Opportunity blocked: the value of SUs

At Wonkhe, we are real fans of the UK’s unique Students’ Union sector.

Earlier this year we launched Wonkhe SUs – a subscription service designed to support SU officers and staff to represent students’ effectively. We produce policy briefings and beginner’s guides on key issues in higher education, a bespoke weekly news service for SUs featuring the latest developments, news coverage, analysis and opportunities for SUs – as well as access to training, webinars, the team at Wonkhe and a dedicated subsite.

Many of the team started their careers at Wonkhe in higher education by working in SUs and we know first hand the value that involvement in activities, representation and leadership can have. But we also had a hunch that right now, those opportunities – and the benefits that can come from them – are not evenly distributed across the student population. And given that our subscriber SUs were worried about that too, we decided to work with Trendence UK to find out more about said benefits and their distribution.

We began the process back in January 2019 with a small study on student belonging and loneliness at university (“Only the Lonely”), and in summer 2019 we expanded the study to look in more detail at student involvement in activities – the benefits for students of getting involved in terms of career, course and mental health; who is and isn’t experiencing those benefits; and what can be done about it.

The headline results are fascinating – and show that even when we control for student characteristics, there are major positive links between student wellbeing, course and career confidence and involvement. It’s also clear that a students’ course is a key place to find friendships – so ensuring that academic schools/departments/faculties facilitate meaningful opportunities to build friendships is key.

It’s also clear that SUs and universities should identify ways in which opportunities can be designed to reduce the level of initial commitment – be that financial, opportunity/time, and crucially emotional – and that “entry” points to involvement should exist year-round, rather than “loaded” into a busy Freshers’ period.

Above all, it’s clear that investment in SUs – especially targeted on social capital, friendship and diversifying the sorts of students involved in activities – could bring huge benefits to students and institutions. We’re enormously grateful to the student officers and staff in SUs that helped design the work and are looking forward to working with subscriber SUs to make the most of the findings.

Key findings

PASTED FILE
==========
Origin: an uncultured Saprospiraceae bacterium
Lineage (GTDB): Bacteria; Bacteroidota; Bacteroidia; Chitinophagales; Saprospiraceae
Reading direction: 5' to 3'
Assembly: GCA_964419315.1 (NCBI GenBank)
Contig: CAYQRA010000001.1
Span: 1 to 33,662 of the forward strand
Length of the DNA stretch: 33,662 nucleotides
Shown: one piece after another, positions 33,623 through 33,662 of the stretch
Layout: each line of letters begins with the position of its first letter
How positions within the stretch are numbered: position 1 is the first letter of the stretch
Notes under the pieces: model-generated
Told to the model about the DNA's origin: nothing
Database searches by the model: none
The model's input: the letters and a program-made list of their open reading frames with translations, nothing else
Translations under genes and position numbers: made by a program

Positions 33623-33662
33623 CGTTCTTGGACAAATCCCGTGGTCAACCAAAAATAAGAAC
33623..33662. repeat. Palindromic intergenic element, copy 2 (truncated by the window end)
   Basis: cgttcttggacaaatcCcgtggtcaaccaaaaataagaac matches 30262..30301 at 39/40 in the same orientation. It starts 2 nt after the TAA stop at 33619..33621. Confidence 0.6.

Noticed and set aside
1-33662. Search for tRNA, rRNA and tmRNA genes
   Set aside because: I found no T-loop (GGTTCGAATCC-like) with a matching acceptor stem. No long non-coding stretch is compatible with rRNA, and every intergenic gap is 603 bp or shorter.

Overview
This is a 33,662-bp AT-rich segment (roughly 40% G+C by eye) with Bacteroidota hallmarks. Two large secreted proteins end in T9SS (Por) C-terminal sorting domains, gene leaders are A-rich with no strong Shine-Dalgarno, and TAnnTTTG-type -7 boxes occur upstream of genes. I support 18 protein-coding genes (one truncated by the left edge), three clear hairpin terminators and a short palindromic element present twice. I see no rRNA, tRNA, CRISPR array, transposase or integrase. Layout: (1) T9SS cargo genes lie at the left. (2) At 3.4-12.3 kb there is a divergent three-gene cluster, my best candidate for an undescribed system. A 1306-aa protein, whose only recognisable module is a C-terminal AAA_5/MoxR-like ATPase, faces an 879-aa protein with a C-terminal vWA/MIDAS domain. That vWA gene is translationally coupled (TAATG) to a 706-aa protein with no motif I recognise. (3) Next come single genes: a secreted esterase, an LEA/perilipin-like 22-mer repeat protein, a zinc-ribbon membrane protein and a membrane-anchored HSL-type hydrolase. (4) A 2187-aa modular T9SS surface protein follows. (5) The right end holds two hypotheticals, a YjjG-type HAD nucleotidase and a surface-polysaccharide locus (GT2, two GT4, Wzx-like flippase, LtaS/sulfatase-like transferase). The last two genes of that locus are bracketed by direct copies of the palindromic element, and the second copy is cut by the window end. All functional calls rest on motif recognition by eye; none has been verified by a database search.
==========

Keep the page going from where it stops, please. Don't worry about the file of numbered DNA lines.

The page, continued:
1. 13% of students do not think that they have any “true friends” at university. Mature students, those that live at home with their parents/guardians and those that self-identify are disability are the most likely to report not having any friends.
  2. Almost a third (28%) of those that are not confident about their degree do not consider themselves to have any true friends at university.
  3. Almost 8 out of 10 students (79%) are involved in some kind of extra-curricular activity while at university. However, the level of participation varies significantly depending on students’ profile. Those who live at home with their parents/guardians, postgraduate students and Black/African/Caribbean students are less likely to be involved.
  4. Regardless of background, students’ main reasons for partaking in extra-curricular activities is to meet new people, make friends and have fun. Only a third (32%) say that they want to get involved to improve their CV.
  5. Almost half of the school students surveyed (47%) are expecting their SU to be an important part of their university life. However, 35% of current university students say that the SU is an important part of their university life, and recent graduates are even less positive, with 29% feeling the same.
  6. 83% of those that are very likely to recommend their SU feel that it represents their academic interests compared to only 7% of those that would not recommend their SU.
  7. Only half of the respondents (51%) feel they are involved in the decision making at their SU and even fewer (38%) believe that they can hold their elected student representatives to account.
  8. Overall, 82% of students feel confident about completing their degree, 10% are neutral and 7% do not feel confident. Students from minority ethnic groups, those that live with their parents/guardians and those that self-report having a disability (in particular mental health difficulties) are more likely to report feeling less confident about completing their degree.
  9. Students that are not involved in any kind of activities are twice as likely as those that take part to not feel confident about their degree (11% compared to 6%).  Students that  feel lonely on a daily basis are more likely to be dissatisfied with the quality of their course.
  10. Partaking in university life has a positive impact even on those student groups that are more likely to not feel confident about completing their degree. 78% of the students that self‐report having a disability, but are involved in extracurricular activities are more confident about completing their degree, compared to 66% of those that do not take part in any activities. A similar trend is apparent when we look at students from ethnic minority backgrounds and those living with their parents/guardians.

The findings in full

Opportunity blocked: how lonely are students?

Opportunity blocked: getting involved

Opportunity blocked: students’ unions

Opportunity blocked: commuters and London

Opportunity blocked: student confidence and outcomes

Leave a Reply